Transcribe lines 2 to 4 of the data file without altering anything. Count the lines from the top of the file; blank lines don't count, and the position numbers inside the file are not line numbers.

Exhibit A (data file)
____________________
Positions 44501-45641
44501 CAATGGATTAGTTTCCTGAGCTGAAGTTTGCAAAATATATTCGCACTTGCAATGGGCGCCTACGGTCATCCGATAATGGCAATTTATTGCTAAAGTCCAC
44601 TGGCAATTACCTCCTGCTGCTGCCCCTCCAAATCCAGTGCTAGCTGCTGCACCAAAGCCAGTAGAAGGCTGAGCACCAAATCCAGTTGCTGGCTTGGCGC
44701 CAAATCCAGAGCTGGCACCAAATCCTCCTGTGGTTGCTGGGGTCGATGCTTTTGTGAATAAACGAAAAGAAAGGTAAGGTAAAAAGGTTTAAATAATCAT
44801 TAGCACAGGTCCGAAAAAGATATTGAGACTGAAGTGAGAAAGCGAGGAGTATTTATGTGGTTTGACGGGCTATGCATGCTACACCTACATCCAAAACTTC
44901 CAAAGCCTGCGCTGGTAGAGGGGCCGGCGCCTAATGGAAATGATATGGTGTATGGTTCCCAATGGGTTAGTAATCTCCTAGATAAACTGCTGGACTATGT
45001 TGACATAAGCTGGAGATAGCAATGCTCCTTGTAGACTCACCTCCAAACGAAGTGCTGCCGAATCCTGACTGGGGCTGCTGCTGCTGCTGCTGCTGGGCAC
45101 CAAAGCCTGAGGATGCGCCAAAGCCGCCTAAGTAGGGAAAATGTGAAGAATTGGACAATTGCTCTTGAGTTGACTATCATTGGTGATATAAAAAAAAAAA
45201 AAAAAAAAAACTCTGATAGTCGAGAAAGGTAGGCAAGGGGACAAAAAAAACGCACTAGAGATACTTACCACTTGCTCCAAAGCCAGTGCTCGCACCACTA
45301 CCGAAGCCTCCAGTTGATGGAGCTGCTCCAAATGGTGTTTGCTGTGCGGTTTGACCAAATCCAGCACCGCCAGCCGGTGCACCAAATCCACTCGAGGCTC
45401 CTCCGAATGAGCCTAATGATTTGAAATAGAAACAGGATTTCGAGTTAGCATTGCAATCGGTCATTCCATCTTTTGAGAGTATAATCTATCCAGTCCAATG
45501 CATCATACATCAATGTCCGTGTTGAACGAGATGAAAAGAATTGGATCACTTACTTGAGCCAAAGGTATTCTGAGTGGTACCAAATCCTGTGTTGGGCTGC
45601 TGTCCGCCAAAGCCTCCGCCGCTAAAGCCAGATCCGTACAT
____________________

44501 CAATGGATTAGTTTCCTGAGCTGAAGTTTGCAAAATATATTCGCACTTGCAATGGGCGCCTACGGTCATCCGATAATGGCAATTTATTGCTAAAGTCCAC
44601 TGGCAATTACCTCCTGCTGCTGCCCCTCCAAATCCAGTGCTAGCTGCTGCACCAAAGCCAGTAGAAGGCTGAGCACCAAATCCAGTTGCTGGCTTGGCGC
44701 CAAATCCAGAGCTGGCACCAAATCCTCCTGTGGTTGCTGGGGTCGATGCTTTTGTGAATAAACGAAAAGAAAGGTAAGGTAAAAAGGTTTAAATAATCAT